For victims of domestic violence, turning to alcohol as a means of coping is cited across numerous studies. While ineffective and doing nothing to change the situation, alcohol use helps to mask, at least temporarily, some of the stresses, fears, and insecurities inherent in abusive relationships. Unfortunately, reliance on alcohol can lead to alcohol dependence and addiction, as well as worsening the family dynamic, endangering adults and children in this toxic atmosphere.
Suggestions for How to Remedy the Situation
If You are Committing Violence, Seek Help Immediately
The situation is not going to get better on its own. While you may profusely apologize following violent episodes and vow never to repeat such behavior, the fact is that domestic violence worsens over time without help. It takes a great deal of courage to face the truth and to be willing to get professional help to overcome behavior that falls under the category of domestic violence. If you drink and commit violence against loved ones and family members, you are destroying lives needlessly. Surely this isn’t something you want to do. Take steps to find help so you can overcome problems with alcohol and address any tendencies to be overly aggressive toward and threatening or controlling others you’re close to.
If You are Receiving or Near Someone Who May be Capable of DV, Seek Immediate Help
You don’t have to suffer alone or think it’s impossible to get out of the excessive control and power exerted over you by the perpetrator of domestic violence. This may be a spouse, partner, sibling, parent, adult child, or an extended family member living in the same house that is putting you in increasing danger, escalating threats, intimidation, stalking, harassment, usurping your freedom, and stepping up control over everything you do.
While seeking the advice and counsel of a psychiatrist, member of the clergy, a marriage counselor, or other helping professional is a good idea, many of these individuals are not trained to specifically deal with domestic violence. As such, while you can get advice from them, it’s probably to your benefit to contact the local domestic violence service provider or call or access the domestic violence hotline online. If a local hotline isn’t available, contact the National Domestic Violence Hotline at 1-800-799-SAFE.
It may be that you’re close to someone whom you suspect or know is a victim of domestic violence or see the trajectory of explosive outbursts and patterns of behavior associated with domestic violence and believe the partner or individual is capable of committing violence against your friend. They are in desperate need of help and could potentially be able to avoid serious harm if you offer to assist on a confidential and inconspicuous basis.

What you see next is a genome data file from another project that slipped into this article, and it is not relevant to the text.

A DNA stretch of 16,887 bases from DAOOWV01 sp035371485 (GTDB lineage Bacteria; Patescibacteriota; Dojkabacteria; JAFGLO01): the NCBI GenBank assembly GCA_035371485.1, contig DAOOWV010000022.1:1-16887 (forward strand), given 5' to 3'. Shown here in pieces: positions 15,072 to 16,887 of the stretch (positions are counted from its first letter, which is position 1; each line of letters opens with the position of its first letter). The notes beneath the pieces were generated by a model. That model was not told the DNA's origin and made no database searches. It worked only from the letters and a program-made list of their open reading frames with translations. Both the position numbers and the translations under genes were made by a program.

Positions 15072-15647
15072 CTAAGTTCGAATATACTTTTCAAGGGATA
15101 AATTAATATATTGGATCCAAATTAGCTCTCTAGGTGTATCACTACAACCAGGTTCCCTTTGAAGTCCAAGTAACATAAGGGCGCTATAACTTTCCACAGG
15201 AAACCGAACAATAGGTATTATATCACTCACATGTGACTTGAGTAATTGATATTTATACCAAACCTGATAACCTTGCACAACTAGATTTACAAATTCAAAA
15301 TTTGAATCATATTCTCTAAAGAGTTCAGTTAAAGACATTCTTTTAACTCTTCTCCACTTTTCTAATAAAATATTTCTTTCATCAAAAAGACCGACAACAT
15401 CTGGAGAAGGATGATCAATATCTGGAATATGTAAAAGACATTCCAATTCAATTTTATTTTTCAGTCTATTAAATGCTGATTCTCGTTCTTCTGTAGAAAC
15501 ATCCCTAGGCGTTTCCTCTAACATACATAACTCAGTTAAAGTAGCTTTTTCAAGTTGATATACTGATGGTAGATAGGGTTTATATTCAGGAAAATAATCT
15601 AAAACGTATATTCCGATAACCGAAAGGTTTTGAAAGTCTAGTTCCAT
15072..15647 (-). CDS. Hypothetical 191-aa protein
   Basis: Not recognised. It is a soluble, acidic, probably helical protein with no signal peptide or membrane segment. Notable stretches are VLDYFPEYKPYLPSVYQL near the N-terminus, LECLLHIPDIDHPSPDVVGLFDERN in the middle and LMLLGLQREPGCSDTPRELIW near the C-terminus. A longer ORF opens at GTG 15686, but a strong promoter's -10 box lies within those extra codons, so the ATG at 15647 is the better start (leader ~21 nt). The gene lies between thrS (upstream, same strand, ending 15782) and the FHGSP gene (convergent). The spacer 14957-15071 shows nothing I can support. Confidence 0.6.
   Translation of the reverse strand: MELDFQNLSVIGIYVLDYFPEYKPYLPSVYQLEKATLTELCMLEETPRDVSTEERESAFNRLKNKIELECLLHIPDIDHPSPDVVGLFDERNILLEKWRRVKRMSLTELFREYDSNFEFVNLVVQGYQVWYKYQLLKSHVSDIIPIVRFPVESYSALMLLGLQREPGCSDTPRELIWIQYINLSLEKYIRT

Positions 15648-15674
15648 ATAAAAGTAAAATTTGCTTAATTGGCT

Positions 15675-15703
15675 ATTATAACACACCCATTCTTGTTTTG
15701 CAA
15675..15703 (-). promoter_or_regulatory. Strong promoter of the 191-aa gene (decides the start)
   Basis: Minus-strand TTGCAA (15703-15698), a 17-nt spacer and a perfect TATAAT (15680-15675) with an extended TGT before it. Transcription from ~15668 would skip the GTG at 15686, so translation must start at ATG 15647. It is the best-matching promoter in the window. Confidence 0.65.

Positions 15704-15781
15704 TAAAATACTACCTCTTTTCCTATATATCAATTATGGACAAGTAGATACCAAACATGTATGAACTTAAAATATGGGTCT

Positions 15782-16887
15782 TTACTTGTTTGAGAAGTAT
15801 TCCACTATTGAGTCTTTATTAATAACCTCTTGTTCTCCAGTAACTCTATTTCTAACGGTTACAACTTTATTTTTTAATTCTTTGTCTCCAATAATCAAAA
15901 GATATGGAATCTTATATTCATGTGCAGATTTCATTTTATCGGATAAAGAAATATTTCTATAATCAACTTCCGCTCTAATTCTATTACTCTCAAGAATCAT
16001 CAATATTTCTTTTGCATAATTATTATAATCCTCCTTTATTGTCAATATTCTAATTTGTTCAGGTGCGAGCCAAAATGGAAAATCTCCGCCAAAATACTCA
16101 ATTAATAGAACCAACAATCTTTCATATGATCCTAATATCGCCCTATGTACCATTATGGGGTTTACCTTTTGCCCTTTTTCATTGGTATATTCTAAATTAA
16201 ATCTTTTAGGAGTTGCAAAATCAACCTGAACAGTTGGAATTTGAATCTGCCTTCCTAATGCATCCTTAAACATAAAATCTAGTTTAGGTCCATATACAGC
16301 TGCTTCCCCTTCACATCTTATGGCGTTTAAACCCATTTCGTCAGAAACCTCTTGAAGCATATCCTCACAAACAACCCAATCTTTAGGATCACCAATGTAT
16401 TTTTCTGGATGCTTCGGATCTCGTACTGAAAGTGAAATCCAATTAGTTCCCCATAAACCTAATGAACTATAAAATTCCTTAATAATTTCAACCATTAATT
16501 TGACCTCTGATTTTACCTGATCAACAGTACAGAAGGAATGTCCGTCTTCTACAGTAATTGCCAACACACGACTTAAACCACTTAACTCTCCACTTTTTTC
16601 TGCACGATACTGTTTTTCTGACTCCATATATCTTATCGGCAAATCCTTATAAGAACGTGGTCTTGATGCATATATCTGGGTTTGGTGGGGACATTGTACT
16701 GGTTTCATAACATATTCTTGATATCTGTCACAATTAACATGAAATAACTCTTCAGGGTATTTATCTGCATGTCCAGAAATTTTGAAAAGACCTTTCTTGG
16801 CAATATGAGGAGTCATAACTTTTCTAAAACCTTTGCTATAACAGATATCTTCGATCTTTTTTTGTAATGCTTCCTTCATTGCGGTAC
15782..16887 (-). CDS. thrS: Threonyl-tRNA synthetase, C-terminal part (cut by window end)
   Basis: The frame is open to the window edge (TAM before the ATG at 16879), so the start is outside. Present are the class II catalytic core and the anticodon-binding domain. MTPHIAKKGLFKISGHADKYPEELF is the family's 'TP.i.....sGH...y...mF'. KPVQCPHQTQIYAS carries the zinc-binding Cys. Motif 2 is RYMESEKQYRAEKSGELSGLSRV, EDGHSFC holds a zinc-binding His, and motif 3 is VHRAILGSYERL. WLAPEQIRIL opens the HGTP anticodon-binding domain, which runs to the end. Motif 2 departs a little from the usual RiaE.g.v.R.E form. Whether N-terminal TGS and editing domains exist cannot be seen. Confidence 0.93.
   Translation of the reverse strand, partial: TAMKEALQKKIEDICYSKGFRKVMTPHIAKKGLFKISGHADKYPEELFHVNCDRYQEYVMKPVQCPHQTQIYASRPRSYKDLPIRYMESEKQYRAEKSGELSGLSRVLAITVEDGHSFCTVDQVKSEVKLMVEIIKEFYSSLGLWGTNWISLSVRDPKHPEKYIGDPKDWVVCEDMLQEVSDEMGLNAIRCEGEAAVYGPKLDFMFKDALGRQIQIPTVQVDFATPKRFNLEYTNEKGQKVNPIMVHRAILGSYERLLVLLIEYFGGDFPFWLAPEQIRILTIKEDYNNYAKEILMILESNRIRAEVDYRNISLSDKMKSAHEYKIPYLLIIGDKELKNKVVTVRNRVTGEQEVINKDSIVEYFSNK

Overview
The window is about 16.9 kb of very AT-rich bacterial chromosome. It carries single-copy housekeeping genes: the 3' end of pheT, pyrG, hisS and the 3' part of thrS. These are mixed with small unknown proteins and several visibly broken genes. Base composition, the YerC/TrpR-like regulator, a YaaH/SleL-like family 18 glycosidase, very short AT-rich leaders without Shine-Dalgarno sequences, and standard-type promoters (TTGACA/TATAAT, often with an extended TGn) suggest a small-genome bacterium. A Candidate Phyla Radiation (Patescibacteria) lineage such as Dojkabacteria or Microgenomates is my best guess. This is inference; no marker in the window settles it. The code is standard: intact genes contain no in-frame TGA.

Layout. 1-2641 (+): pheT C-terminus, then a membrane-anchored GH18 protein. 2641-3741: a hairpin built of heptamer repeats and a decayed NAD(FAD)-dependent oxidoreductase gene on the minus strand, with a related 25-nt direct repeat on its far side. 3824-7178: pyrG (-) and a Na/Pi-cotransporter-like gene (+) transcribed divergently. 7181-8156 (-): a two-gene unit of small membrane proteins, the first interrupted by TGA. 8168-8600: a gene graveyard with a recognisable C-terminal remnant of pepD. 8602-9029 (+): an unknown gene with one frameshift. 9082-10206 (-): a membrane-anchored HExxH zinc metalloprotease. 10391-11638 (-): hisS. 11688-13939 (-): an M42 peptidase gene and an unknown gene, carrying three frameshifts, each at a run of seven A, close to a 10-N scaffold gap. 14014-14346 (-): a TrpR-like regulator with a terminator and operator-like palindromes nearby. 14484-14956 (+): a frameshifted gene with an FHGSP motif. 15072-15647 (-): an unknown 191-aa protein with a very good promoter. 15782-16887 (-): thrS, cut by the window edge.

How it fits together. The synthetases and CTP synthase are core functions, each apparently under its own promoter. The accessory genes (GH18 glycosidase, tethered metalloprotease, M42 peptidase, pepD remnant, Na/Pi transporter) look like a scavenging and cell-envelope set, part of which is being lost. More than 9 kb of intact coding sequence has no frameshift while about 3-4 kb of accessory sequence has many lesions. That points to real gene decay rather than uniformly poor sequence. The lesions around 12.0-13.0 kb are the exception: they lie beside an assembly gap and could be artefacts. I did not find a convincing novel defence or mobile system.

The best approach is to provide non-judgmental support while simultaneously encouraging that friend to seek professional help. Be willing to listen, be sympathetic, and point them to available community services. These include domestic violence advocates that are accessible through local domestic violence hotlines and crisis centers. If the friend decides to leave, have them get in touch with domestic violence shelters or the local domestic violence hotline, or the National Domestic Violence Hotline at 1-800-799-SAFE. If the situation is currently violent, contact the police without delay. Time is critical for help to intervene when domestic violence erupts into a physical assault.
First Step for the Alcoholic: Seek Help
If there’s an alcoholic in the family, getting help for that individual should be a high priority. Yet the alcoholic will likely be resistant to seeking help and this may not be something family members can convince them to do. Still, self-protection for each member of the family is vitally important. You must do all you can to protect yourself, even if that means planning a safe exit from the home environment to escape repeated or potential domestic violence fueled by alcohol or other substance use, abuse, and addiction. Alcohol and domestic violence, once both reach a noticeable stage, demand action on the part of whoever can intervene.
Getting into an alcohol and drug rehab program, going into detox, and following up with counseling, therapies, and treatments tailored to meet the alcoholic’s needs is the most important next step. Finding a treatment center that can also address issues of domestic violence with appropriate treatments, counseling and therapies is also vitally important. For those who have had problems with alcohol and sexual assault, including the victims of such abuse, treatment, family therapy, couples counseling, women’s programs, and support groups can provide ongoing help.